"As I got ill, the afterthought was maybe I need to miss basketball," said Bosh, who added that he's still on blood thinners. "I miss it. And I've still got five more months, 5 1/2 more months.
"Maybe this is what I need. I need to recharge my passion because I was getting beat down a little bit over the last four years. That's what success does. Now I can go back in the lab and work on my game."
Bosh, who said he played with blood clots in his lungs for "three weeks probably" before being diagnosed,expects to be able to touch a basketball in June or July.
He isn't the only one who is motivated after the Heat failed to make the postseason for just the fourth time in Erik Spoelstra's two decades with the team-- starting in the video room to now having just wrapped his seventh season as head coach.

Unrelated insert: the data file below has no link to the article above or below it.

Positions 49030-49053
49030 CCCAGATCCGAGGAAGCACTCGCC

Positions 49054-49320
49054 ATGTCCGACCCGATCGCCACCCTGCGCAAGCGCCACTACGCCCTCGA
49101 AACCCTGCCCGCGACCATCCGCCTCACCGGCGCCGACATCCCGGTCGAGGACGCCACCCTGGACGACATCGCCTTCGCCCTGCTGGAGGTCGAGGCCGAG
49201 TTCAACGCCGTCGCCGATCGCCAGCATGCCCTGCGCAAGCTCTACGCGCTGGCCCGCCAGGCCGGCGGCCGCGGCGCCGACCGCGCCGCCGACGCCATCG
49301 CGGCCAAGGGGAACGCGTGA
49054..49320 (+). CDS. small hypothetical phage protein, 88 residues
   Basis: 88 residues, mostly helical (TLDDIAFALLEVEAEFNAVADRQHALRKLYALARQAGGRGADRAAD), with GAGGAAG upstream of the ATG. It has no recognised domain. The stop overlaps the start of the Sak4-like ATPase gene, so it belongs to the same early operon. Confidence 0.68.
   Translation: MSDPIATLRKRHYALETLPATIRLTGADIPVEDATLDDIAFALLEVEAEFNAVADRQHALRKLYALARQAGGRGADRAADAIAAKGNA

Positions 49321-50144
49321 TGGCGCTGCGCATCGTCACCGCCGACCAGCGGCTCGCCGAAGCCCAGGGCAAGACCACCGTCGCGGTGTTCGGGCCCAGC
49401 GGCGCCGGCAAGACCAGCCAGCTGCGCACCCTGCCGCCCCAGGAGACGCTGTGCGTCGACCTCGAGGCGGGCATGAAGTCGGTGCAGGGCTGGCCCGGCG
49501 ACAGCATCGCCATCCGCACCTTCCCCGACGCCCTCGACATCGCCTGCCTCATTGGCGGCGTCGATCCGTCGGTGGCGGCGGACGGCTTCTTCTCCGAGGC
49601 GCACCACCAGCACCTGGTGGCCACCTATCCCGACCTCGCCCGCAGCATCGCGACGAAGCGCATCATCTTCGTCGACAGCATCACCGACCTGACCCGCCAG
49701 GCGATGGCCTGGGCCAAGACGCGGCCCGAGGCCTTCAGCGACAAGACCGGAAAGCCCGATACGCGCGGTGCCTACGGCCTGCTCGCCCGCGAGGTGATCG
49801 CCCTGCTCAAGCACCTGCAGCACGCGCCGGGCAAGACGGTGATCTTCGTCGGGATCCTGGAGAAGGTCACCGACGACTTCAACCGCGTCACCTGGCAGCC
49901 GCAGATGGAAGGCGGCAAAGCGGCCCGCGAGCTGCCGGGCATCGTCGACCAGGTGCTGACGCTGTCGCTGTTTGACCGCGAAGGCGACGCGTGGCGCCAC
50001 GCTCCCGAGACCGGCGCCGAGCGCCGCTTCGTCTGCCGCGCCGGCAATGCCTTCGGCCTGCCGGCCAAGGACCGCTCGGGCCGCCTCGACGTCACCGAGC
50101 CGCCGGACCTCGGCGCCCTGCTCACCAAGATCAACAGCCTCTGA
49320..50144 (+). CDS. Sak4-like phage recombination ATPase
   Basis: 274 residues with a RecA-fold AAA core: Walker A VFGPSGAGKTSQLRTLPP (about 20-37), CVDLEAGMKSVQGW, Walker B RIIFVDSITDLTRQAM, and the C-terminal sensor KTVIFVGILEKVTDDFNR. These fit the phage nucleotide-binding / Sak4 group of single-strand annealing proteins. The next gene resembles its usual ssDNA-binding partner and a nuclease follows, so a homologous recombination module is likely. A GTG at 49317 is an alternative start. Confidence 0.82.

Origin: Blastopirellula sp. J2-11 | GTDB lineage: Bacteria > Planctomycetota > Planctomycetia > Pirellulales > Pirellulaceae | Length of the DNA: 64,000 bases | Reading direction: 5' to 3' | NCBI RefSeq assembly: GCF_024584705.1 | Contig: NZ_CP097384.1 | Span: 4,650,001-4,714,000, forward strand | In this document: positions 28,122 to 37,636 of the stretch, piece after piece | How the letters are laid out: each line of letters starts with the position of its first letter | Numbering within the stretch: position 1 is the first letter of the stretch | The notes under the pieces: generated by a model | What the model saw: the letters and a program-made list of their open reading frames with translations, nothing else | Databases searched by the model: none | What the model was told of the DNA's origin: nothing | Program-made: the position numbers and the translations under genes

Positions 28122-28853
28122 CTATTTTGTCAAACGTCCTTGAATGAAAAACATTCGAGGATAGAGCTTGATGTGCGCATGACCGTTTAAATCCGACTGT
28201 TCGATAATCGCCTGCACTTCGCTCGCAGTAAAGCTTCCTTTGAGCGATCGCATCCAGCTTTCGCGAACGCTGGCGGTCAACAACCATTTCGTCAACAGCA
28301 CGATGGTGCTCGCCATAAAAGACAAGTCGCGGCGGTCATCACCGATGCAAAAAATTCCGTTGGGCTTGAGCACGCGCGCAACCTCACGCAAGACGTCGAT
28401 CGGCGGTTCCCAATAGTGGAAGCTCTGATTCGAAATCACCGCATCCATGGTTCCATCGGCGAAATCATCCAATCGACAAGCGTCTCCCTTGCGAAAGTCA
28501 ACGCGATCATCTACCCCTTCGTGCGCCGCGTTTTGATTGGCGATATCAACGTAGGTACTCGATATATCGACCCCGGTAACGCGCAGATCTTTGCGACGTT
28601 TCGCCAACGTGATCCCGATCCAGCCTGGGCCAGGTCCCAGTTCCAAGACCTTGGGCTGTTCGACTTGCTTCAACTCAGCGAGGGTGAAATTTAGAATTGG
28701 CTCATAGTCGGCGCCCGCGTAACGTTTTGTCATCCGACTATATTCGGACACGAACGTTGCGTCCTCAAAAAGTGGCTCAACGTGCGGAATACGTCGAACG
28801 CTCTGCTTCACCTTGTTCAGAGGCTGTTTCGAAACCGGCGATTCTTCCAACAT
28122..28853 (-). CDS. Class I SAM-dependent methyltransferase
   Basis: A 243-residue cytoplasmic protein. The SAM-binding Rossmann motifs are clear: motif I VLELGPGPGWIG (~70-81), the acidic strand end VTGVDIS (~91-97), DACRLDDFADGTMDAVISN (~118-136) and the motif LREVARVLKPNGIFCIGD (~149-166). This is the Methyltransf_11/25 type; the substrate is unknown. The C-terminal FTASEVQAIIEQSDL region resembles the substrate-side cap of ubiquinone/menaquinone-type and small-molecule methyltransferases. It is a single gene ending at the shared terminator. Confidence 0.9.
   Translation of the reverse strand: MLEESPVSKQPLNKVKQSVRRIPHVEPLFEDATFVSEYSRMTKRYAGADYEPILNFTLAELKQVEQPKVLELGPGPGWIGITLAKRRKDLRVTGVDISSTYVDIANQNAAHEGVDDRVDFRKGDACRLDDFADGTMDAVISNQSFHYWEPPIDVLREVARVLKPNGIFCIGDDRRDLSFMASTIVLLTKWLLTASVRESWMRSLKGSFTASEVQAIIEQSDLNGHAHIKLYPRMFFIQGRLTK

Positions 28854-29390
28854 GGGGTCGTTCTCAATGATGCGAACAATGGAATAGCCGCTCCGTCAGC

"I would rather be working right now," Spoelstra said. "And I know it'll be very painful this weekend when everything starts up. We've built this standard. The one thing I've learned in 20 years is you can't take it for granted. We have a great history here within this organization but nothing is guaranteed."
Dwyane Wade, who will meet with doctors in the next few days for his usual end-of-season evaluations, echoed those sentiments.
"I know one thing about the Miami Heat organization," said Wade, who has the ability to opt out of his contract this offseason if he so chooses. "We don't just sit around and hope. We get to work."
The Associated Press contributed to this report.
Wade: Tough year
Dwyane Wade is interested to see how his body reacts to having extra rest this offseason.